The UK’s Secretary of State for Justice has been hit with an Enforcement notice by the Information Commissioner’s Office over backlogs and poor handling of requests for personal records made under data protection laws.
Subject Access Requests
In the UK, under the Data Protection Act 1998, anyone can make a request to any organisation (termed the ‘data controllers’) for copies of both paper and computer records and related information that the organisation is holding, using, or sharing about them. This is known as a ‘subject access request’ (SAR), and organisations usually charge a fee for providing the information e.g. up to £10 in normal circumstances. Under the DPA, organisations are required to answer data access requests within 40 days
The issuing of the Enforcement Notice by the ICO to the UK Ministry of Justice (technically the ‘data controllers in this case) on 21st December 2017 relates to the fact that ICO has received a large number requests for assessment by people whose subject access requests had not been dealt with quickly enough by the Ministry of Justice.
The Enforcement Notice highlighted the fact that there is a backlog of 919 SARs from individuals, some of which dated back to 2012.
Two Main Problems Highlighted
The two main problems highlighted by the Notice are that that the Justice Secretary (data controller) has contravened section 7 of the Data Protection Act for failing to act “without undue delay” and that the “data controller's internal systems, procedures and policies for dealing with subject access requests made under the DPA were unlikely to achieve compliance with the provisions of the DPA”.
Plan To Clear Backlog
The ICO Enforcement Notice did, however, acknowledge that the Ministry of Justice has given the ICO a recovery plan which shows that it intends to clear the backlog by October 2018, and answer new requests without “undue delay” from January 2018.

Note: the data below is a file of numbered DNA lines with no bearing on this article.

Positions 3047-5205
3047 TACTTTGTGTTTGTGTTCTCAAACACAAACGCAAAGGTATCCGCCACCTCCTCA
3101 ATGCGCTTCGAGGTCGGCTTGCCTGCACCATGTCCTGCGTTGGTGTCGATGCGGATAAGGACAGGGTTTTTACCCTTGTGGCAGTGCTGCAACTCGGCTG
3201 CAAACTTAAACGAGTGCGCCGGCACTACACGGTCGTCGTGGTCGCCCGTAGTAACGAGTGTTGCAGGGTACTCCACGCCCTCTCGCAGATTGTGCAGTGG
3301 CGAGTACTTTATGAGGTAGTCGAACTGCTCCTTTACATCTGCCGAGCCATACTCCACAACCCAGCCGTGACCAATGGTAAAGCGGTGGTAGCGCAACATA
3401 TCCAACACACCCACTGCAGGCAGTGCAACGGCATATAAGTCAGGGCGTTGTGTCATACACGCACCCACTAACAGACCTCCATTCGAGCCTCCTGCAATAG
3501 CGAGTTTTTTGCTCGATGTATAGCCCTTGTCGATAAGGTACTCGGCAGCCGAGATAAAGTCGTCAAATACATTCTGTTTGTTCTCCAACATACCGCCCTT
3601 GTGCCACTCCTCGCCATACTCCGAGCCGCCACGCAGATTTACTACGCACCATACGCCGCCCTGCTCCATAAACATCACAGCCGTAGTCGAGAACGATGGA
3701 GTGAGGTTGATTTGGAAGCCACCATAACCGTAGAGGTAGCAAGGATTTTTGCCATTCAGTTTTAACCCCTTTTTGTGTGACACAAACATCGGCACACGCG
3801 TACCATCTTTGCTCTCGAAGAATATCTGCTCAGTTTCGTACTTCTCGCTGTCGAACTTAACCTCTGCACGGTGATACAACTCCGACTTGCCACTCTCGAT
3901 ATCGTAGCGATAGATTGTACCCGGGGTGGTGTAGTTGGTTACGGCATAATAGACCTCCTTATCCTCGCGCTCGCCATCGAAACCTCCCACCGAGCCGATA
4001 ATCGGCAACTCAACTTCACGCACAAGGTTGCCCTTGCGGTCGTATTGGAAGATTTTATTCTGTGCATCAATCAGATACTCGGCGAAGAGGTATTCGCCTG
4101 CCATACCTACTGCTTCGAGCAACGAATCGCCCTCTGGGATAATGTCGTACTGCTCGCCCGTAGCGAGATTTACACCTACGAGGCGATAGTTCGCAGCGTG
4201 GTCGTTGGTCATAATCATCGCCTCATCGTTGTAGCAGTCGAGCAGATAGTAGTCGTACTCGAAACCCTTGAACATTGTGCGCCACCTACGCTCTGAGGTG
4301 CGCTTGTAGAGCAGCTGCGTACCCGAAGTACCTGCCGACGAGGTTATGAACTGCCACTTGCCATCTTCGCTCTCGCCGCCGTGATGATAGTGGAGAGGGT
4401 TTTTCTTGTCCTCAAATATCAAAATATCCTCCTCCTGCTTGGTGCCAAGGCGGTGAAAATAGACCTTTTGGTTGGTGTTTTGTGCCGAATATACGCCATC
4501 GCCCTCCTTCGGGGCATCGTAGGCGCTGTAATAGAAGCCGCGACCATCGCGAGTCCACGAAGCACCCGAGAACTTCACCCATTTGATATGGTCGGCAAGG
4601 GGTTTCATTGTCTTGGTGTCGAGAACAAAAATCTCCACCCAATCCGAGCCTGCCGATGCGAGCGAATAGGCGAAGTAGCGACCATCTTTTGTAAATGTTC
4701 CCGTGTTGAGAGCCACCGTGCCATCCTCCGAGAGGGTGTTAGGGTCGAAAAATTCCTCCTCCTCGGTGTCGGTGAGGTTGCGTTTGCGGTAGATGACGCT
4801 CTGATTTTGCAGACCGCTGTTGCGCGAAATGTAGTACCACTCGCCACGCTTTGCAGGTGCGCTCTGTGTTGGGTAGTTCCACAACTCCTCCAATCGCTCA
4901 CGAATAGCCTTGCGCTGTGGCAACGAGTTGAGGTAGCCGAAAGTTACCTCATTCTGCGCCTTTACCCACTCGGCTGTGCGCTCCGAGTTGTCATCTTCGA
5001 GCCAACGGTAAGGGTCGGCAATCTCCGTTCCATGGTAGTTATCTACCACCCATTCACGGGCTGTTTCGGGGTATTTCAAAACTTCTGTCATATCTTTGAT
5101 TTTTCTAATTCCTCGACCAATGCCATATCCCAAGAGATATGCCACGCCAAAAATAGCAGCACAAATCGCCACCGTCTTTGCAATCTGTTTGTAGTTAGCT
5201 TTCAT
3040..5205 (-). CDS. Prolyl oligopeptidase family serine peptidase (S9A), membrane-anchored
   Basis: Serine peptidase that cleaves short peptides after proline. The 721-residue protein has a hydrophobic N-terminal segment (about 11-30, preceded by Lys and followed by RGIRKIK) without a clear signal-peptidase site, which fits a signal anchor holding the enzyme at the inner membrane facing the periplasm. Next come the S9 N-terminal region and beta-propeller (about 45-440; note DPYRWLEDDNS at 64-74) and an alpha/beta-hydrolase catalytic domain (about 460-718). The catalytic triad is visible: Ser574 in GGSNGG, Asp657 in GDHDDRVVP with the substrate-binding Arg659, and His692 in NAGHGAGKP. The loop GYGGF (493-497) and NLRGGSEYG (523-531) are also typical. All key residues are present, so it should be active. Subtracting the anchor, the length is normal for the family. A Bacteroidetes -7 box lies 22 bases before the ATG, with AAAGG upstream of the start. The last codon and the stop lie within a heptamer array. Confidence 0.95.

According to the update and plan published in the Enforcement Notice, the Ministry of Justice believes that it has 793 requests that are over 40 days old, and that it planned to deal with 14 cases from 2O14 by 31 December 2017, 161 cases received from 2015 by 30 April 2018, 357 cases from 2016 by 31 August 2018, and 261 cases from 2O17 by 31 October 2018.
What Does This Mean For Your Business?
This is an embarrassment for the Ministry of Justice, and may be an indication of a wider problem faced by many businesses and organisations in the UK that are still not getting to grips with their responsibilities under the current Data Protection Act, let alone getting prepared for the introduction of the UK’s Data Protection Bill, and the EU’s GDPR will come into force on 25th May 2018.
Under GDPR for example, businesses and organisations will have to deal with requests even more quickly, may have to provide additional information, and won’t be able to charge a fee for complying with requests. There will also be the challenges of responding to an individual’s ‘right to be forgotten’, and the prospect of much greater penalties greater penalties for non-compliance than under the current Data Protection Act.
This story is a reminder that all businesses and organisations should take the opportunity now to ensure that their data practices are in order and likely to be compliant with GDPR, and also to consider that being GDPR compliant could actually provide commercial advantages as this will become a serious factor for consideration in trading relationships and alliances.